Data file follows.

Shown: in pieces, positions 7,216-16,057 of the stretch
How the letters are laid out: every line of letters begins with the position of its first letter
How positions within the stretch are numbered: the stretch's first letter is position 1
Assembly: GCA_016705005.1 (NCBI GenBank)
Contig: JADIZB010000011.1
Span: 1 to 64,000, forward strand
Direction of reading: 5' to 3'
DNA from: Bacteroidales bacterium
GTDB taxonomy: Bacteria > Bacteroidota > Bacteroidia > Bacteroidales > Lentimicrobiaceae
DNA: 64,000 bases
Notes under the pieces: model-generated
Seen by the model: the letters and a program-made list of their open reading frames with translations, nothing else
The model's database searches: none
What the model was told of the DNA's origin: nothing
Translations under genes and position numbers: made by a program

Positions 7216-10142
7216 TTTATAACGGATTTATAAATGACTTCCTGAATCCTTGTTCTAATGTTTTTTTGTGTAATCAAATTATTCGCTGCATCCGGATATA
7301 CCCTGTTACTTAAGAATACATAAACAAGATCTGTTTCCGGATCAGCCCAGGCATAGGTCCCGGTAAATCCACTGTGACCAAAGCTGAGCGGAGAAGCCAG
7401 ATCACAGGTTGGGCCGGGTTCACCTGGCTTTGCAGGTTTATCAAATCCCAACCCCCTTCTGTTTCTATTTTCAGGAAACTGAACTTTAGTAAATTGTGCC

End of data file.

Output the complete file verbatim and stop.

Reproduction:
Shown: in pieces, positions 7,216-16,057 of the stretch
How the letters are laid out: every line of letters begins with the position of its first letter
How positions within the stretch are numbered: the stretch's first letter is position 1
Assembly: GCA_016705005.1 (NCBI GenBank)
Contig: JADIZB010000011.1
Span: 1 to 64,000, forward strand
Direction of reading: 5' to 3'
DNA from: Bacteroidales bacterium
GTDB taxonomy: Bacteria > Bacteroidota > Bacteroidia > Bacteroidales > Lentimicrobiaceae
DNA: 64,000 bases
Notes under the pieces: model-generated
Seen by the model: the letters and a program-made list of their open reading frames with translations, nothing else
The model's database searches: none
What the model was told of the DNA's origin: nothing
Translations under genes and position numbers: made by a program

Positions 7216-10142
7216 TTTATAACGGATTTATAAATGACTTCCTGAATCCTTGTTCTAATGTTTTTTTGTGTAATCAAATTATTCGCTGCATCCGGATATA
7301 CCCTGTTACTTAAGAATACATAAACAAGATCTGTTTCCGGATCAGCCCAGGCATAGGTCCCGGTAAATCCACTGTGACCAAAGCTGAGCGGAGAAGCCAG
7401 ATCACAGGTTGGGCCGGGTTCACCTGGCTTTGCAGGTTTATCAAATCCCAACCCCCTTCTGTTTCTATTTTCAGGAAACTGAACTTTAGTAAATTGTGCC